Pearson: This is the Friday, September 6, 2013 version of the Market Plus segment. Joining us now is Naomi Blohm. Naomi, welcome back.
Blohm: Thank you.
Pearson: We talked a lot of stuff on the show this week, a lot of big news coming out. I'd like you to get into a little bit more detail with some of the events coming up this month. And I think we've got some good questions that can help us shed some light on that from our viewers. Phil in Ontario, to start us off, he's asking a question we've been talking a lot on this show, is investment capital coming back into the ag commodities or to soybeans or none of the above? Where is that fund money moving?
Blohm: And right now the answer is we aren't sure because the investors are getting nervous about Syria and right now we've seen a lot of money starting to come out of the stock market, money going back into gold and I almost wonder if investors are going to wait and see what the Fed announcement is regarding the bond buying program. Right now they have been buying 85 billion in bonds and so people are expecting them to drop it probably down to 75. So that is okay, we've been kind of pricing that in, factoring it in, the investors are okay with that. If the Feds come out and say, oh the economy is better than we thought and we're going to drop it to 55 billion then the investors are going to panic. It's going to affect the dollar, it's going to affect the stock market. We might see more people put their money back into gold, not necessarily yet into commodities unless there becomes a hot commodity story to talk about. And then the other part of it too is that at the end of the month Congress has to hear, decide what they're going to do about the U.S. budget and all of those types of things. So that affects investors' confidence. Add onto it we have this big election in Germany. And the reason that this is important is because Germany is the largest economic powerhouse in Europe right now and so the world is confident with the current chancellor and they feel if for some reason she is voted out then that just puts the whole Europe issue back front and center to where people are now nervous about the European economy and that becomes a new topic again. And so to answer the question, we're not sure yet. It just depends on all of the reports that come out this month to see how investors feel about where they want to put their money.
Pearson: And that German election, that middle week with the Fed decision and the German election there within a 7 to 10 day span, the market is treating that German election as almost a referendum on Germany's ability to bail out Greece and Spain and so forth. So that could be headline news again, if it changes.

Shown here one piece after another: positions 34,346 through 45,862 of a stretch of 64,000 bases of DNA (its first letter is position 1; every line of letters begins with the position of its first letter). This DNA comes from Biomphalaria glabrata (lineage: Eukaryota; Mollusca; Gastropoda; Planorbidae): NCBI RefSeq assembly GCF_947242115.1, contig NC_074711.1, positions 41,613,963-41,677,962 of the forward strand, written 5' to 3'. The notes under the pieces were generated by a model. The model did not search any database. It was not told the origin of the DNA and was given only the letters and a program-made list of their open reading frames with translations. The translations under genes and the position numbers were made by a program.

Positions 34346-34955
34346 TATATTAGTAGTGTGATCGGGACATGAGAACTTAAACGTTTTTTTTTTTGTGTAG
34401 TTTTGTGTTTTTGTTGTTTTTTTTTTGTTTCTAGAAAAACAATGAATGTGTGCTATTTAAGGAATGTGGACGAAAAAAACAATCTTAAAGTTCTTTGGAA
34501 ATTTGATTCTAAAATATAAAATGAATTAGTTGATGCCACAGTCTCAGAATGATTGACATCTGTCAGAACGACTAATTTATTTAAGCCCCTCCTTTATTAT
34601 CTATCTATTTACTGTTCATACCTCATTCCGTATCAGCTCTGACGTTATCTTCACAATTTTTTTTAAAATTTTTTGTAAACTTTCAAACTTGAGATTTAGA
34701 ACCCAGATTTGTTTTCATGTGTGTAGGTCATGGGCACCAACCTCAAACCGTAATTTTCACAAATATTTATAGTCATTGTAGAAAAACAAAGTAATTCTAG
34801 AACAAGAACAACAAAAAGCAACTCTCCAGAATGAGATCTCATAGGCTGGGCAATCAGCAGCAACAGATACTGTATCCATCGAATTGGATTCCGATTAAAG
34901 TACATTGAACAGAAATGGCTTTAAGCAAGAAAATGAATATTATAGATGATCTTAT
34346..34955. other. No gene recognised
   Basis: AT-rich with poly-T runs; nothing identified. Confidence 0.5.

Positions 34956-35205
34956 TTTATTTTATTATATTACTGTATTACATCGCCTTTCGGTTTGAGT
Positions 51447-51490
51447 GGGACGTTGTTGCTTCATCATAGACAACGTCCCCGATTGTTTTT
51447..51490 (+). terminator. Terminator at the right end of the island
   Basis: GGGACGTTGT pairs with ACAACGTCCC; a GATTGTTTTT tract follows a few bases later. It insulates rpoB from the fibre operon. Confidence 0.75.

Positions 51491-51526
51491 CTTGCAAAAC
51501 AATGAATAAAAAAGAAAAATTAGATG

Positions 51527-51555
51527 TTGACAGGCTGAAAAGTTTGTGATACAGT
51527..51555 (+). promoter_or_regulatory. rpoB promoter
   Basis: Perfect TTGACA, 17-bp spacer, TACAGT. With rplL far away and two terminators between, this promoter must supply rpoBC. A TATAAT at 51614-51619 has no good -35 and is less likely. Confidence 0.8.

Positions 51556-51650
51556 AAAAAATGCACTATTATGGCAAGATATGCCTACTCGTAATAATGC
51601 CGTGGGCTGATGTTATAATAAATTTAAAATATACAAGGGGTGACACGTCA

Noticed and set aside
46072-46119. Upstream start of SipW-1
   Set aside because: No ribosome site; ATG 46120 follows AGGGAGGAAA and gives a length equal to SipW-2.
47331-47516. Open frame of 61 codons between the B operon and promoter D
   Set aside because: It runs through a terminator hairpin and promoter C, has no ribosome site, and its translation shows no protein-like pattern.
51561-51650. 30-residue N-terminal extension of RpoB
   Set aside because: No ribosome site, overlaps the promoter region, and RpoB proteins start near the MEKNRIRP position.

Blohm: Yes. If it changes.
Pearson: If Merkel gets re-elected or the German parliamentary system, how that is divided, she's still in power, relatively stable.
Blohm: Yes, that would be a plus for the economy and then that could just let everyone focus back on what's happening in the United States along with, again, the global issues with Syria and how that could affect crude oil. So it is just going to be a bumpy ride all month long.
Pearson: And now you mentioned crude oil, that has been a hot topic all week. And a lot of people are confused. Syria is not a major producer, nor a major consumer of oil yet we continue to see the price climb it seems week over week. What is the interpretation there with crude oil? And is it going to stay this high until a resolution is determined about what to do with Syria?
Blohm: We will absolutely see crude oil stay above $100. Right now we're in a range between $100 and $110 and that is warranted with all of the issues happening there. And you're right, Syria is not a nation that is a producer of the oil. It's just to get to Syria and to battle around Syria you have to go through or have allies within all of the countries that surround it that are oil producers. And, of course, it just sets up a huge issue between the allies that we have there, the allies that we used to have there and all of that. So that is what is making people nervous --
Pearson: Sort of regional instability.
Blohm: Exactly, yes.
Pearson: Okay, so that will definitely be headlines throughout the month as that goes on.
Blohm: Yeah, and the President is going to be talking on Tuesday now. He's going to do an address Tuesday night to the nation with his remedy for what we're going to do. So look for that Tuesday night.
Pearson: Could be a market mover come Wednesday.
Blohm: Could be, absolutely.
Pearson: Alright. Now, the other big topic, of course, in farm country, especially in the middle part of the Corn Belt, is this dryness. We heard Elwynn on the show talking about flash drought, whatever we end up calling this immediate dryness. We've got a couple questions here reflecting different issues. Mark in Kansas is curious about how we've seen this continued slide in the grains, particularly in wheat and he is curious, this dryness, as winter wheat producers get ready to start planting, is the market taking this dryness into consideration for next year's wheat prices?
Blohm: It hasn't yet but it will probably soon and the reason is because I think first they're just trying to figure out what's going to be out there for what's harvesting for the corn and beans. And then once we get that figured out then we can start thinking about what is happening in Kansas and the other winter wheat growing areas. So it will become news and I would think that we maybe, probably need to see that Kansas wheat market have a little bit of a pop just to say hey farmers, you know, we recognize what is happening to you and please still plant your wheat. But at the same time it's not anything that is going to lead the wheat complex higher. But it will be noticed soon. It will be noticed soon.